Right at the pinnacle of the fall of humanity, is displayed man’s desire to be recognized as hero rather than villain: “The man said ‘The woman you put here with me—she gave me some fruit from the tree and I ate it’” (Genesis 3:12) (NIV). Adam preferred that the wrong-doing be conferred on Eve, rather than himself. Similarly, the first son of Adam, Cain, murdered his brother Abel, out of desire to be recognized as hero, rather than Abel (Genesis 4:2-3).
In answer to God’s question, Cain revealed that the welfare of his brother Abel had all along been none of his concern. “Then the Lord said to Cain, ‘Where is your brother Abel?’ ‘I don’t know,’ he replied. ‘Am I my brother’s keeper?’” (Genesis 4:9) (NIV).
Heroes are known to be heroes when viewed as smarter than others. A person becomes hero, as long as considered smarter than others. This is what sustains the current civilization. However, this cannot be the case, to those with the opposite mind-set? Such people are their brothers’ keepers.
The sad reality is that brothers’ keepers are few and most unpopular in this world of sin. What is most popular is highlighting misdemeanours of others—but seeking to highlight one’s own strengths. This is what ensures the attainment of hero status. Our educational system, in the academic world embraces this behaviour fantastically.
This is why educationists seek to attain certification more than seeking the ability to produce results after graduating. Attaining graduate certificate is more satisfying than what a person would be able to produce, thereafter. Arguably, graduating is seen as what encourages studies?
However, this cannot be the case for those desiring to provide value to benefit their fellow man. Such people are not worried about titles, like “Dr” for instance. Their motive is more for serving humanity, than for their potential rewards.
Nevertheless, Jesus introduced a new civilization that reverses consideration of achievers to be recognized as heroes. If anyone wants to know a single significant factor, causing Jesus’ murder—being also major hurdle in Christian advancement—it is the following Scripture:
“But you are not to be called ‘Rabbi.’ For you have only one Master and you are all brothers. And do not call anyone on earth ‘father,’ for you have one father, and he is in heaven. Nor are you to be called ‘teacher.’ For you have one Teacher, the Christ. The greatest among you will be your servant. For whoever exalts himself will be humbled, and whoever humbles himself will be exalted.” (Matthew 23:8-12) (NIV).
This passage simply confers responsibility on knowledgeable individuals—to enlighten others. In other words, the knowledgeable person is a servant of those without knowledge. Being privileged with knowledge that others do not have does not invite the status of being considered a hero. But a responsibility to help others to attain same knowledge.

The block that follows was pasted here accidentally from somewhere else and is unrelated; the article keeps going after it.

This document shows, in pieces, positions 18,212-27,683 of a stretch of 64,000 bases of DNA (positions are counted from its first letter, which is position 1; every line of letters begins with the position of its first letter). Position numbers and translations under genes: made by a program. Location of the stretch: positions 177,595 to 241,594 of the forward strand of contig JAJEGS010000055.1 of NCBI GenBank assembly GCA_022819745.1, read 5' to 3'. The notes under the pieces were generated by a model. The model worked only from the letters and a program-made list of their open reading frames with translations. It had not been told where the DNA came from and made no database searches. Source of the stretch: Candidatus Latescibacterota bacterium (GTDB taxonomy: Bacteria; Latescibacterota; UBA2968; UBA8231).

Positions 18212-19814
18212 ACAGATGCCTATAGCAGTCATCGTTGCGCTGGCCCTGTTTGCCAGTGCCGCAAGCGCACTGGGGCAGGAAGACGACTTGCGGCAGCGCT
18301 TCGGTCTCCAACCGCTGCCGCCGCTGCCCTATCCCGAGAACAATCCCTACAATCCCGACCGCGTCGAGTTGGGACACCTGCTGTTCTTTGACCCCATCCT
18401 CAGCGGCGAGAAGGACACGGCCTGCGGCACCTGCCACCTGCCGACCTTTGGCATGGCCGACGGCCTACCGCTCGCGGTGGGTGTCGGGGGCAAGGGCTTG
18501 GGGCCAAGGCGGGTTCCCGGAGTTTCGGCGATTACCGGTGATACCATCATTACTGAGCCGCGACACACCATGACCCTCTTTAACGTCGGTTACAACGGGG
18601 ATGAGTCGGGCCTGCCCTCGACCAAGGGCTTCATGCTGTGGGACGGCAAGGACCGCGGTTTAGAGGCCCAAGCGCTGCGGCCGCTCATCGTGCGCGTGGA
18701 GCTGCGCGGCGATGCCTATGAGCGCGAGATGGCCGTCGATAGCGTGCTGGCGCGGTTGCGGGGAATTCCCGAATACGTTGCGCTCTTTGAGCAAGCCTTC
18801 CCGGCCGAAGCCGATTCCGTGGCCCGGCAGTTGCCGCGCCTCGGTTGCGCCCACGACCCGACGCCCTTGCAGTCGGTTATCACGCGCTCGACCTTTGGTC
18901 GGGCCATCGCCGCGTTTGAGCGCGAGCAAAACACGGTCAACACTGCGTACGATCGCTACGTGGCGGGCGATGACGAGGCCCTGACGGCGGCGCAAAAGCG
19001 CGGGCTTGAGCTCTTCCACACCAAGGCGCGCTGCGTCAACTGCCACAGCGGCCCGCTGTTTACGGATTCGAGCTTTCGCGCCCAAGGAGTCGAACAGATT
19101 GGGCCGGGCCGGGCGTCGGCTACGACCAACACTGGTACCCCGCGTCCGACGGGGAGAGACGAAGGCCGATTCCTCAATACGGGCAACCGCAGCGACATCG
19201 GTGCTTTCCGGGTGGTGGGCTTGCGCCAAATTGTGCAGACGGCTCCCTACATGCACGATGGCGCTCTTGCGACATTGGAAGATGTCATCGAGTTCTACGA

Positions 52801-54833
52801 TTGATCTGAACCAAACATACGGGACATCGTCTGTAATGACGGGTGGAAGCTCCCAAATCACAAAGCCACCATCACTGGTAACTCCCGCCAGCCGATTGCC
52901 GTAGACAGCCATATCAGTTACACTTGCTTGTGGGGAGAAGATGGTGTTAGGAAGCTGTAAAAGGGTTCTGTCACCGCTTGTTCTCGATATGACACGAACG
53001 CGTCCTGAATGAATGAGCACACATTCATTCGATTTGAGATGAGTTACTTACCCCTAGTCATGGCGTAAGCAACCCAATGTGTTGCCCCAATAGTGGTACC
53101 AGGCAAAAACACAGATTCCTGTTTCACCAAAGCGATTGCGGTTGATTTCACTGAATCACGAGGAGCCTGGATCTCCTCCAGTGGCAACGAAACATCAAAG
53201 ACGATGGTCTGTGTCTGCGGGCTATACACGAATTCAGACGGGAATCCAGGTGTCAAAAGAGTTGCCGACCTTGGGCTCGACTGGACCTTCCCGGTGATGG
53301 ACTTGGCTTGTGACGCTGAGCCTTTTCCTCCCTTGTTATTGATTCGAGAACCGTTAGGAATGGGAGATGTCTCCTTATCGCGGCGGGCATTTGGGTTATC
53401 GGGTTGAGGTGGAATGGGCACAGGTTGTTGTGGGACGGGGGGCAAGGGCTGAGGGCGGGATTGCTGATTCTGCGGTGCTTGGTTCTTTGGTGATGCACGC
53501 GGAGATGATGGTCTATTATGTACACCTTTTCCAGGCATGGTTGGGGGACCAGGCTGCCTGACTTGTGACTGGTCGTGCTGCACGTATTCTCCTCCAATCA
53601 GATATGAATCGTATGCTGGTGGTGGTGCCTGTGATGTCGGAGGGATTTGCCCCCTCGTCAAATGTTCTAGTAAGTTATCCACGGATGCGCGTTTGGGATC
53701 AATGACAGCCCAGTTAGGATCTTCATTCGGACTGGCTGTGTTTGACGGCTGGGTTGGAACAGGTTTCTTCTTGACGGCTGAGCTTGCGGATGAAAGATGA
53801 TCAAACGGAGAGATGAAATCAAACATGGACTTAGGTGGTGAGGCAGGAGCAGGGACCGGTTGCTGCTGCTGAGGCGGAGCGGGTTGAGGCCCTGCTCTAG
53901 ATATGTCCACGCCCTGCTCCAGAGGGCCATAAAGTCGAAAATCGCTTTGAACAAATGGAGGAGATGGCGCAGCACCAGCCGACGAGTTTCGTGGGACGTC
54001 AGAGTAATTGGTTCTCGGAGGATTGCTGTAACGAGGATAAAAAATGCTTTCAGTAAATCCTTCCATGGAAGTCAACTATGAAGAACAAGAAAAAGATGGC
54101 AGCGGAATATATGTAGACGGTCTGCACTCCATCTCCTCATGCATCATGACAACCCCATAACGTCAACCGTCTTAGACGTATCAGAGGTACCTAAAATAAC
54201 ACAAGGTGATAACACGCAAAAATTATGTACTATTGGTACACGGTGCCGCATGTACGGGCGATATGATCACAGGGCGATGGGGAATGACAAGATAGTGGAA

While several accusations were leveled against Jesus, all emanated from what Jesus said in this scripture. Other accusations were simply justifications of the real offence—contained in what is articulated in the above scripture. The mind-set of Jesus was found to be diametrically opposite of the established culture in recognizing heroes.
Jesus was more knowledgeable than everyone in His environment. Instead of being rewarded with hero status, Jesus had to submit to taking the position of the worst criminal known to exist at the time—Barabbas (John 18:39-40). In His display of what the new civilization entailed, Jesus ensured that His heroism had to, instead, be allowed to carry the badge of a villain.
The new civilization cannot be new, as long as displaying Cain’s mind-set—desperately desiring to project oneself as better than others. Therefore, most of what we see in Christian world ought to be evaluated on the basis of what Jesus, also taught in Matthew 20:25-28.
“You know that the rulers of the Gentiles lord it over them, and their high officials exercise authority over them. Not so with you. Instead, whoever wants to become great among you must be your servant. And whoever wants to be first must be your slave—just as the Son of Man did not come to be served, but to serve, and to give his life as a ransom for many.” (NIV).
When casually analysing the behaviour of humanity in this world, Noah’s son, Ham, can be classified as a hero—exposing his father’s nakedness. Exposing the weaknesses of other people makes one a hero—evaluated against the conducts of the person concerned. Ham sought recognition from his brothers, by exposing his father’s nakedness. Unfortunately for him, his brothers took a position that left him out to be a villain, rather than a hero (Genesis 9:20-23).
After observing his father’s nakedness, Ham could have done the simple thing—covering the nakedness of his Father. However, that would have left him without potential to be recognized as hero. Though deserving credit, no-one would have known about him having done such a noble thing.
The nakedness of Noah would not have been exposed, so as to remain with his integrity, even at his old age. This explains the value of the newspaper industry. If I commit myself to do anything noble, that would not be newsworthy. If I need recognition and good publicity, I have to expose the wrongs of others.